New distances to RAVE stars

J. Binney*, B. Burnett, G. Kordopatis, P. J. McMillan, S. Sharma, T. Zwitter, O. Bienaymé, J. Bland-Hawthorn, M. Steinmetz, G. Gilmore, M. E. K. Williams, J. Navarro, E. K. Grebel, A. Helmi, Q. Parker, W. A. Reid, G. Seabroke, F. Watson, R. F. G. Wyse

*Corresponding author for this work

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    Probability density functions (pdfs) are determined from newstellar parameters for the distance moduli of stars for which the RAdial Velocity Experiment (RAVE) has obtained spectra with S/N ≥ 10. Single-Gaussian fits to the pdf in distance modulus suffice for roughly half the stars, with most of the other half having satisfactory two-Gaussian representations. As expected, early-type stars rarely require more than one Gaussian. The expectation value of distance is larger than the distance implied by the expectation of distance modulus; the latter is itself larger than the distance implied by the expectation value of the parallax. Our parallaxes of Hipparcos stars agree well with the values measured by Hipparcos, so the expectation of parallax is the most reliable distance indicator. The latter are improved by taking extinction into account. The effective temperature-absolute magnitude diagram of our stars is significantly improved when these pdfs are used to make the diagram. We use the method of kinematic corrections devised by Schönrich, Binney and Asplund to check for systematic errors for general stars and confirm that the most reliable distance indicator is the expectation of parallax. For cool dwarfs and low-gravity giants, 〈 π{variant} 〉 tends to be larger than the true distance by up to 30 per cent. The most satisfactory distances are for dwarfs hotter than 5500 K. We compare our distances to stars in 13 open clusters with cluster distances from the literature and find excellent agreement for the dwarfs and indications that we are overestimating distances to giants, especially in young clusters.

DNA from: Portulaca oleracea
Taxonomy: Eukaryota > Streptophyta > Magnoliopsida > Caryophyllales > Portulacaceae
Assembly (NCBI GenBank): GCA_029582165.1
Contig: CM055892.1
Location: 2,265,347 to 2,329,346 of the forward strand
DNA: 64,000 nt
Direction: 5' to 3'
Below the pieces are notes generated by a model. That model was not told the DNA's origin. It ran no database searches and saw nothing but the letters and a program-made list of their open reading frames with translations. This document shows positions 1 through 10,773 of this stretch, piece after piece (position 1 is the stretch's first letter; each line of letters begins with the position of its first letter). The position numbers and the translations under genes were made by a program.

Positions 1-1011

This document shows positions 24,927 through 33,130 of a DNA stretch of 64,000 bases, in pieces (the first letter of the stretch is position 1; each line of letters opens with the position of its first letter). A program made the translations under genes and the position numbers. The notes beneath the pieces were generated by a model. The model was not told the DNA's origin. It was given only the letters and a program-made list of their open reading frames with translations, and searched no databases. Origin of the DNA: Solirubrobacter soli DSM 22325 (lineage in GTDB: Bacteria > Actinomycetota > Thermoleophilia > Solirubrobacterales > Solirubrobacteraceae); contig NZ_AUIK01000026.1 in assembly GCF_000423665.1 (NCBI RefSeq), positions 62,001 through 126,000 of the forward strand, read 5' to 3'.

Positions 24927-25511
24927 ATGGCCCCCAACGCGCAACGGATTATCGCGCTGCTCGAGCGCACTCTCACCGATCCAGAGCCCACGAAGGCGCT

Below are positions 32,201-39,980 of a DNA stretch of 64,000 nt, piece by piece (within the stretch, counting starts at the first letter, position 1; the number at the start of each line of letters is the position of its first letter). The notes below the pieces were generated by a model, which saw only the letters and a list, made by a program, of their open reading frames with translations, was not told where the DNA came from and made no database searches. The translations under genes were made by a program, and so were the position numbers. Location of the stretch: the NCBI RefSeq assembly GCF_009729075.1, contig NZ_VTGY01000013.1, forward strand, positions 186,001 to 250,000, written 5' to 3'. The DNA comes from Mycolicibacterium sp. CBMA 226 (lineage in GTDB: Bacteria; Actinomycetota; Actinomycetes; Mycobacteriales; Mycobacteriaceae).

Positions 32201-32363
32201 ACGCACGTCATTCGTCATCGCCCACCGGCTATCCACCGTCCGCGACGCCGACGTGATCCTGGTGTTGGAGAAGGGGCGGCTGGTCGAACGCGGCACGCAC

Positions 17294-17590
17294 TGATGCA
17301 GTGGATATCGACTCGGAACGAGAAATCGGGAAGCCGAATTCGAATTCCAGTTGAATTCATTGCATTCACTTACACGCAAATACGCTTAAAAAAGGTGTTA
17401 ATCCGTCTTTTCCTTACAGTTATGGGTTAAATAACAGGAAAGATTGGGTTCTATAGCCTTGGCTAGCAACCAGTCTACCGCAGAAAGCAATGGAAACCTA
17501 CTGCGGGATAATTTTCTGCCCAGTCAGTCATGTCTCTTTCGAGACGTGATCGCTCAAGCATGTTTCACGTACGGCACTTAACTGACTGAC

Original languageEnglish
    Pages (from-to)351-370
    Number of pages20
    JournalMonthly Notices of the Royal Astronomical Society
    Issue number1
    Publication statusPublished - Jan 2014

    Bibliographical note

    This article has been accepted for publication in Monthly notices of the Royal Astronomical Society. Copyright 2013 The Authors. Published by Oxford University Press on behalf of the Royal Astronomical Society. All rights reserved.


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